Married vs Domestic Partner with Employer Benefits and Delayed Medicare Part B


By Tony King


My problem is different from that of most couples I’ve read about in your weekly Medicare column. I find out that my company’s group health plan does not pay any Medicare Part B medical expenses since my husband is actually a domestic partner. We’ve been together for over 25 years, but never officially married. Richard is 72 and I am a 58 year old female who now needs to learn the Medicare maze

Richard has serious health issues with 2 stents in his heart and recent back surgery, which is now costing us thousands of dollars because my company’s group health plan is not paying for his doctor’s care. Richard never enrolled in Medicare Part B because I was always the “working spouse”. Now I find out that the group health plan (the company’s self-directed group health plan) doesn’t recognize “domestic partners” as a married couple because we don’t have a marriage license

Now he has to sign up for Medicare Part B, and since he’s 72, if he doesn’t do it right, the sentence will be over 7 years. From what I read in your articles, it could be a 70 or 80% penalty forever. In the end, we need HELP!! Thanks, Gabby, Phoenix, AZ


Enrolling in Medicare Part B must be a rush job! You are in the middle of the Medicare maze and Richard needs Medicare Part B immediately!

This is a new Medicare question for the Toni Says® Medicare office. America needs to know the Medicare rules about deferring Medicare Part B, when there is an unmarried domestic partner situation (same or opposite sex), and they receive health insurance through of their partner’s employer.

Always discuss delaying your domestic partner’s health insurance Part B with your company’s health insurance benefits administrator or human resources department to find out what’s in the company’s handbook. insurance regarding health insurance rules for unmarried domestic spouse.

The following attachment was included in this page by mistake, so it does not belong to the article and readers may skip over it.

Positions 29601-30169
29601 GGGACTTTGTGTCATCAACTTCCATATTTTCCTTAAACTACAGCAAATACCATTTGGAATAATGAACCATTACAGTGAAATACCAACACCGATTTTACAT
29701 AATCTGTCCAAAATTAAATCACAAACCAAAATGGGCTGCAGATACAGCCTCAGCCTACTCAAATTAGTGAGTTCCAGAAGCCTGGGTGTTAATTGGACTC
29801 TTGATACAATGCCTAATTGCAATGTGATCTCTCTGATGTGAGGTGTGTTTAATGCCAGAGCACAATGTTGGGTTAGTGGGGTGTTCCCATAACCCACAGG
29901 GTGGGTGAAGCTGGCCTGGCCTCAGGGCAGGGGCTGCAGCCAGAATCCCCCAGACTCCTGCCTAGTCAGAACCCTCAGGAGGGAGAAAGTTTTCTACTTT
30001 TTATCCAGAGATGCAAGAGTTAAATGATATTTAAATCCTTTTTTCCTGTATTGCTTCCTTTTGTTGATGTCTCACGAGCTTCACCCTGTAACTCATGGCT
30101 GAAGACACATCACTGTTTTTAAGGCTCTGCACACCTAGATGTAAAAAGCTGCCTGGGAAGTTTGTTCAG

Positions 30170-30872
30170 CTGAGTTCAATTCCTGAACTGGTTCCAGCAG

Group size may not make a difference. Whether there are less or more than 100 employees on your unmarried spouse’s group health insurance plan, it is worth checking with HR or the insurance plan if you generally should not delay Part B of Non-working domestic partner’s Medicare. As I said earlier in this article, always check with your benefits or human resources department about the consequences that may arise when your domestic partner delays their Medicare Part B and if there might be a possibility of receiving a late Part B penalty, when they must enroll in Medicare Part B at a later date.

I wrote about the “Special Enrollment Period” and the Social Security form titled CMS L-564 “Employment Information Request” completed by your HR or office manager. Richard could have his Medicare Part B with an effective date of the first of next month.

Richard will need to bring 2 Social Security forms, the CMS L-564 “Request for Employment Information” signed by the employer’s HR department as well as the CMS 40-B “Request for Health Insurance Part B” at his local social security office.

During a Toni Says Medicare consultation, we advise clients to meet with a Social Security representative in person (if possible due to COVID-19 social distancing) or fax them directly to the specific office or leave them in the social security office mailbox. Remember to always make copies of every document given to the Social Security office or received from the Social Security office.

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